By Sumiya Shah
SRINAGAR: As a nationwide campaign to eradicate soil transmitted helminth infections, under National Deworming Day (NDD, was carried out in India on Friday, Kashmir failed to join the bus because of winter vacations in schools.
Health officials here said that the campaign would be taken up on a different date after schools reopen and added that such medicines were routed regularly through Social Welfare department.
Under NDD the Government of India targeted school children across the country to tackle the menace of parasitic worms considered by WHO among the most common infections worldwide.
The helminthes or worms lives in human intestines consuming nutrients meant for the human body and producing thousands of eggs each day. The eggs are passed in faeces and spread to others, especially in areas of poor sanitation.
Experts in Kashmir said that such programs could benefit the children in Kashmir.
Dr Salim Khan, head of the Social Preventive Medicine (SPM) said, “These programs should be initiated in every school of the valley after three months under the supervision of health department as the worm infestations in the valley is high”.
Worm infestations by the intestinal nematode, Ascaris lumbricoides is endemic to Jammu and Kashmir, and is seen in all age groups, especially children. The manifestations of the infestation are varied, from mild gut symptoms to potentially life threatening consequences of pancreatic and Biliary Ascariasis.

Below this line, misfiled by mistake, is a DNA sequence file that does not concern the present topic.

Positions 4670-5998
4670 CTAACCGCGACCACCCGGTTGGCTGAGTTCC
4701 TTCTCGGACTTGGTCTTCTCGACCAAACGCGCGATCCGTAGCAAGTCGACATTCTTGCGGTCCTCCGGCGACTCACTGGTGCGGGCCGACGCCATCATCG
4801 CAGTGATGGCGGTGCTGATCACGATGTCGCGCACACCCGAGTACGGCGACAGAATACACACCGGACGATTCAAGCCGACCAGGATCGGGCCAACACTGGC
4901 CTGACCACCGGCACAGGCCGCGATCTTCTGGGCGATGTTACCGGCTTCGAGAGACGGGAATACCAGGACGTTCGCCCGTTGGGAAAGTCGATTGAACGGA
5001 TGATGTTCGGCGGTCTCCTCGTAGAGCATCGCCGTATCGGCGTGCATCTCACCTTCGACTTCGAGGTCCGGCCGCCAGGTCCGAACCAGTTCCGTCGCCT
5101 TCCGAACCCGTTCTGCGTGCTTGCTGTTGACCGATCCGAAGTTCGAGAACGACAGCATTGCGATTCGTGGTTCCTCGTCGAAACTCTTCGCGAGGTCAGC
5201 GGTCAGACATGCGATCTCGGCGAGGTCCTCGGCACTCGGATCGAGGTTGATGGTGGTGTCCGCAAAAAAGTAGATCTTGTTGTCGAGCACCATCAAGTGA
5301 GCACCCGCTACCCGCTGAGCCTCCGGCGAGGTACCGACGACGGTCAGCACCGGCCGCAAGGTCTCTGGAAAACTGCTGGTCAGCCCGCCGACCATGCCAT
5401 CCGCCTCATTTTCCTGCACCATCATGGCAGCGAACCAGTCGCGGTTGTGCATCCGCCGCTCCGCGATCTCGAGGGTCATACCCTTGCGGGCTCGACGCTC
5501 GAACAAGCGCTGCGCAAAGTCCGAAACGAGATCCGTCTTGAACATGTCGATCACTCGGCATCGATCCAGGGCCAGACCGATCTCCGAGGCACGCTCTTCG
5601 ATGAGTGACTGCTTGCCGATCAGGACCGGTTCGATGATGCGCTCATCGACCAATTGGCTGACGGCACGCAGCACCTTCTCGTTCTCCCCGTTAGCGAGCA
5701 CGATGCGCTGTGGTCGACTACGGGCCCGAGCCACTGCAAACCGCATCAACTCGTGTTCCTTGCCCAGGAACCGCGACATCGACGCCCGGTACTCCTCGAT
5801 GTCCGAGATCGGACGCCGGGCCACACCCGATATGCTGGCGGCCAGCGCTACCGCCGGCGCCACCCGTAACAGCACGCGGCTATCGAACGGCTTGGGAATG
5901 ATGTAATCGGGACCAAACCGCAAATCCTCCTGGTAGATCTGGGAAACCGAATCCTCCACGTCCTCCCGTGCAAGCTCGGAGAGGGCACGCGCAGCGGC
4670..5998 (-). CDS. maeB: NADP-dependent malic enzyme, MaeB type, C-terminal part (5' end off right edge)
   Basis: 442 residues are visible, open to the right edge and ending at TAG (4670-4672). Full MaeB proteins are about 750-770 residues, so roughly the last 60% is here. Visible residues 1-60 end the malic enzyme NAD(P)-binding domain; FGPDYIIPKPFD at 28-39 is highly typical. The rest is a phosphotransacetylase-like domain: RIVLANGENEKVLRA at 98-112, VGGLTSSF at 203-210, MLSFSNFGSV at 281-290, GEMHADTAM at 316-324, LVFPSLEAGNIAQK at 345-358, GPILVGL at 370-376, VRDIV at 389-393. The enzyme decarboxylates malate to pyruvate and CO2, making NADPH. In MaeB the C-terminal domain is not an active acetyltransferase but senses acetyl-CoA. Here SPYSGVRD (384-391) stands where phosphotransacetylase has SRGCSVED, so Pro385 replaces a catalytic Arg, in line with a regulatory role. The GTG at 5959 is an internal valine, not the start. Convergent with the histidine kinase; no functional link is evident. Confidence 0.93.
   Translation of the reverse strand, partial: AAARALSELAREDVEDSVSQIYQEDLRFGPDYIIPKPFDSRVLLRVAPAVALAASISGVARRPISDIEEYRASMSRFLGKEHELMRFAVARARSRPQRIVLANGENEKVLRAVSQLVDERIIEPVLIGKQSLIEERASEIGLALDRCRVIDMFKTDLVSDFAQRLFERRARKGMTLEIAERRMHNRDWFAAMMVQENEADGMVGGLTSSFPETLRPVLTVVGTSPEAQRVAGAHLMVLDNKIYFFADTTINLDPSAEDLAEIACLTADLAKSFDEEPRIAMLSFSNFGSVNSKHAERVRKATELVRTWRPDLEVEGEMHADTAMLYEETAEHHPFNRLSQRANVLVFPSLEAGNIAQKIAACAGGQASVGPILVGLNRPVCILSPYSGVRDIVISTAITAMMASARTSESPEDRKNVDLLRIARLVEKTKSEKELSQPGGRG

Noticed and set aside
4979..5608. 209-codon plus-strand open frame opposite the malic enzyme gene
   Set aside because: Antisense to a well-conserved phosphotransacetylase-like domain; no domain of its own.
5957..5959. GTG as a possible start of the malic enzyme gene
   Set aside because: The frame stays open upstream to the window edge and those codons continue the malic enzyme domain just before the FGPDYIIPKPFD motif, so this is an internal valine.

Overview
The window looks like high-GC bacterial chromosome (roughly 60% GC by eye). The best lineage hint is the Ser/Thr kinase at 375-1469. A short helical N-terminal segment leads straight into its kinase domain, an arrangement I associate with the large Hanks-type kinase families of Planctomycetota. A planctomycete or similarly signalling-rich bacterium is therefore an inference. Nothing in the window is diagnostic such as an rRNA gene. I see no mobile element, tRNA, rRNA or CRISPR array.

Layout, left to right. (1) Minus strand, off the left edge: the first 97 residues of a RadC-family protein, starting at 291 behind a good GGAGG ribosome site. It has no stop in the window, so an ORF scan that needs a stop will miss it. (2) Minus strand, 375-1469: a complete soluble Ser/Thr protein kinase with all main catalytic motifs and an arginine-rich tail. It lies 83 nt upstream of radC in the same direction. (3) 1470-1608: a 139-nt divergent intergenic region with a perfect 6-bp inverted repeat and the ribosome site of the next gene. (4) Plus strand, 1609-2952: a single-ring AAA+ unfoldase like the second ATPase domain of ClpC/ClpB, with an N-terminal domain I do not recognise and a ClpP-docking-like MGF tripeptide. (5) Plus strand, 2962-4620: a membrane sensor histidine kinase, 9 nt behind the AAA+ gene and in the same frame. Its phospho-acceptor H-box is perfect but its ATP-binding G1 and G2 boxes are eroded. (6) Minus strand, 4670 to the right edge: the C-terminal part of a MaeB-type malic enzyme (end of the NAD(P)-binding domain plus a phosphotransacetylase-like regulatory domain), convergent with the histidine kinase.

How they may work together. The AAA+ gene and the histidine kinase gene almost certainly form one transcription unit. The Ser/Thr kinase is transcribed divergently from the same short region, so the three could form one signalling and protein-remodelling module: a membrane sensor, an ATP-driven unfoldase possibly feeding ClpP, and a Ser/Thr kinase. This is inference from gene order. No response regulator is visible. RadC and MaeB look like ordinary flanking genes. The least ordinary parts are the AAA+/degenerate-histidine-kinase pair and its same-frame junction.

Dr Altaf, Deputy Director SKIMS, told Kashmir Reader that because of closed schools the program could not be taken up in valley.
“As schools are closed these days, so we will change the date, and when schools reopen in valley we will distribute the deworming medicine in valley. As of now we have given the direction to our team cover anganwadi centers for de-worming program,” Dr Altaf said.
Mission Director, Integrated Chid Devlopment Service, Talat Parvaiz also informed that they were covering anganwadi centres.
“Our teams are going in anganwardi centers for deworming. There is a gap of six months in the dosage of deworming, only after 6 months deworming can be done and I hope our team will work according to the data.”
Dr Salim, however, said that aanganwadi centers have very few children who are in pre-schooling stage.
In many parts of Kashmir even the proposed anganwari centres could not be covered because of a general strike.
“Here in Sopore, there is very little movement of public so we couldn’t deworm the children today, so we will do this process on Sunday,” Tanveera, an Asha in Sopore, said.
Some field workers opine that a broad based deworming campaign could be very helpful.
“A deworming day could be observed wherein all the population, especially the children could be dewormed. This could be based in schools or even through health care institutions at the primary level,” Nasreena, an Aasha said.
By Sumiya Shah